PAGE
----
When the end came an examination was made by the physicians. The bullet which had penetrated his stomach had never been removed. The surgeons thought the patient would be exposed to less risk by this course than if they should subject him to the exhausting ordeal of further probing. But in the autopsy it was found that the course of the bullet was marked with gangrene. Whether this was the result of some substance applied to the bullet before firing, or whether the gangrene was due to another cause, could not  be determined. But the apparent improvement in President McKinley’s condition had been deceptive. In the absence of the gangrene, he would almost certainly have recovered. With it there, death had begun from the instant the wound was inflicted.
Through Sunday the body of the dead President lay in the house of his friend, and sermons were delivered throughout the country extolling his virtues, and deprecating the horror of his taking off. The whole nation was bowed with the terrible sorrow. Mr. McKinley had always been a strong partisan, and yet he had been so gentle in manner, so courteous even to his opponents, and so manly and honorable in his business and social life, that there was no bitterness in any heart toward him. Those who had differed with him in policy cheerfully conceded his uprightness and sincerity. But, above all, there was a sentiment, more evident here than in any other case, that this man was the President of the whole nation; that he was, in some sense, the expression of the purpose and the dignity of every law-abiding man and woman. It was the perfection of the national sentiment; and every citizen felt a personal sense of bereavement, of indignation  at the felon who had stricken down this official, and of horror at the deed. Almost the last words of the President had been: “God’s will be done!” And the general sorrow was tempered with a reverent regard for the uncomplaining victim of unreasoning crime.
Monday morning the body, inclosed in a casket upon which the flag of the nation was laid, started for Washington. The journey was made on a special train, which was given the right of way. All along the line were evidences of the general grief. In cities and towns bells were tolled, and flags were at half-mast. Along country roads families of farmers, and pupils from district schools assembled, and waved their tearful salute as the crape-covered train hurried past. In Harrisburg a great choral society sang “Nearer, my God, to Thee”—a hymn which had been well loved by the President. Thousands gathered at the station in Washington, and followed respectfully and silently through the night as the casket was carried to the White House. It remained there until morning, and then was removed to the rotunda of the capitol, where a funeral service was conducted in presence of a thousand friends of the late President, and offi-  cials of the various governments represented in Washington. At the conclusion of the service the great bronze doors were thrown open, and the public was admitted. For six hours the people filed past, and then the doors were closed again, and the great coffin was carried back to the executive mansion.
Thursday the body of President McKinley was consigned to a vault in the cemetery at Canton, Ohio, the home he had chosen when a young man. The little city was crowded beyond all precedent. More than a hundred thousand people had come to attend the last sad rites. The entire population of Canton was but thirty thousand, and accommodations for entertainment were far from adequate. But there was no complaint at discomfort. An inclination on the part of certain citizens to make money in consequence of the nation’s grief—as by renting their windows, and charging exorbitant prices for food—was noted, and passed without comment.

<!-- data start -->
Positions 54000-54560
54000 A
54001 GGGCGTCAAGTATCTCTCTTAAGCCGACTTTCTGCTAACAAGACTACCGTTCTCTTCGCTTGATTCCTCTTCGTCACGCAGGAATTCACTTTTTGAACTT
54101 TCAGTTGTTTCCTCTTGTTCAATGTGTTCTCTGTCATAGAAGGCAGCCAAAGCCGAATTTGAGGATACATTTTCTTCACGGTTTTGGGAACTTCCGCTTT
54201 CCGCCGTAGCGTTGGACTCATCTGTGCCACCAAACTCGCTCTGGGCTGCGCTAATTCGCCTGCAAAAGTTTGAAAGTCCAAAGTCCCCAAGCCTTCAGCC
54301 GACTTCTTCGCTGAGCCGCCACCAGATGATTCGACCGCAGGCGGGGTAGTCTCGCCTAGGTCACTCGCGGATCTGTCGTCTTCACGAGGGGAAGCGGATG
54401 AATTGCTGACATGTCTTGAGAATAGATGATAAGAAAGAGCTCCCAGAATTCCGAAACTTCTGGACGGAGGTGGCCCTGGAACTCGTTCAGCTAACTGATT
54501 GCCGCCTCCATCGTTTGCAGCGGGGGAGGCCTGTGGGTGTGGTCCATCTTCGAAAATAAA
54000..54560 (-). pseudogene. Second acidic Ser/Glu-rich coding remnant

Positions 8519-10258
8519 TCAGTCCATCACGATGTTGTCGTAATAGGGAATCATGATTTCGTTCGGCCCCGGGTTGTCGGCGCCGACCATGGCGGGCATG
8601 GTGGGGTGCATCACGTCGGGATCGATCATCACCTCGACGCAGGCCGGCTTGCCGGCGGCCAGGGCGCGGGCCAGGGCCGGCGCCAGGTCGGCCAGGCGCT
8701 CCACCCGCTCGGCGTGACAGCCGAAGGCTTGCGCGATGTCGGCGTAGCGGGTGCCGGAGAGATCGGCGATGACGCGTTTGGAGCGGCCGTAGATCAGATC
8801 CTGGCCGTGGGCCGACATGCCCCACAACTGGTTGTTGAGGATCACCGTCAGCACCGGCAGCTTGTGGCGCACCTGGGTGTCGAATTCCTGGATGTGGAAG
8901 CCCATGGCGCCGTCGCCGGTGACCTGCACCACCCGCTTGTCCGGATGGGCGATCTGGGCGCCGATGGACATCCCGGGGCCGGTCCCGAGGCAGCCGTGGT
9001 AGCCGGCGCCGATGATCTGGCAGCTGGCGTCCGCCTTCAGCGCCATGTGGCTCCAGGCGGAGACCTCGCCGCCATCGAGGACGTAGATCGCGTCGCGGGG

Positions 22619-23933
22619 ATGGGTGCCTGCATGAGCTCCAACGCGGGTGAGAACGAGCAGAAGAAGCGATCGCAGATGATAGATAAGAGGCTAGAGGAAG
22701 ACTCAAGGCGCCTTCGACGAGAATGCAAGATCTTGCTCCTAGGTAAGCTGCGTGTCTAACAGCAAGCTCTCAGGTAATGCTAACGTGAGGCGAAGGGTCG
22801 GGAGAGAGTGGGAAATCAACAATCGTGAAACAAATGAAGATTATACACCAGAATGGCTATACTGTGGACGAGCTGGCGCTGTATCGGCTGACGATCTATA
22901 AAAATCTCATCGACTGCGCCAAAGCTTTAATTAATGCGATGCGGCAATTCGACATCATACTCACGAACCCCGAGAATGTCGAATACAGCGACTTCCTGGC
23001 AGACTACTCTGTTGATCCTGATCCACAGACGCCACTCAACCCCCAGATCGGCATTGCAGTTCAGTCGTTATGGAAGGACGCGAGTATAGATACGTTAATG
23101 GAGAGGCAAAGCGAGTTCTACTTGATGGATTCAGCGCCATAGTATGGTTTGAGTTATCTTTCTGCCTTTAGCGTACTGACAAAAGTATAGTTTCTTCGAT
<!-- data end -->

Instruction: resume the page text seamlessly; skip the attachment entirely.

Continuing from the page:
The final funeral services were held in the Canton church at which Mr. McKinley had been an attendant, of which he had been a member through all his adult life; and then the last journey began. Nominally, it was a private funeral.  Actually it was a national demonstration. More than twelve thousand marching men were in line. About half were the citizen soldiery of Ohio. The rest were old soldiers, or members of the civic and fraternal organizations from all over the country. The head of the cortège arrived at the cemetery at 3:30 o’clock in the afternoon. The roadway from the gate to the receiving vault was strewn with flowers. From the hill-tops the President’s salute of twenty-one guns, fired at intervals of a minute, boomed his last official recognition. As the casket was lifted from the hearse the gathered throngs stood with bared heads; and when the door of the vault was reached, eight buglers, brought from the regular army, joined in sounding “taps”—the soldier’s good-night. Mrs. McKinley, who had been in delicate health for years, was unable to accompany the body of her husband to its last resting-place, and remained in the Canton home which his industry had provided, and his love had glorified to her using.
The funeral was made the more impressive by an unprecedented action taken throughout the country. While the coffin was being transferred from hearse to vault, and while the last prayers  were being said, industry of all kinds, in every city of the Republic, was absolutely suspended. Of all the tributes paid to the dead President, none approached in majesty and impressiveness that utter abandonment of all occupation. From the Atlantic to the Pacific not a wheel turned in any mill, nor on any railroad, for the five minutes of that final ceremony. Engineers, firemen, conductors, crews, paused for a period in their occupation, turned devoutly toward the little town where the last sad rites were being performed, and sent their thoughts to join in the hushed farewell. That stopping of America, that pause of the United States, that wait of every citizen while the body of one dead was laid away, is impressive past all power of description. Of it a famous author has said: “Five minutes taken out of life! Five minutes snatched from activity, lost to productive effort, subtracted from material struggle! It is an amazing thing in the most energetic, the most thrifty nation on the face of the earth. And yet that five minutes, taken from the total money value of the day, brought in return a sense of tenderness, of fraternity with all the other millions waiting, bowed and reverent, which nothing else could have pro-  duced. That five minutes was the best investment that busy lives could possibly make. It brought them nearer all that was noble in the life that had been ended. It gave them a better confidence in the citizenship of America. It enacted anew the law of love, and blessed with its swift ministrations the purer patriotism. Silence and tears for the victim of malignant hate; new resolves for the upholding of law and the extension of real liberty; unbounded faith in the stability of our republican institutions; an impressive warning to the foes of order—such was the moment’s meaning to every loyal American, and to the world.
“Eighty millions of people, gathered about a bit of earth, six feet by two! That is the spectacle bought at a price so matchless.”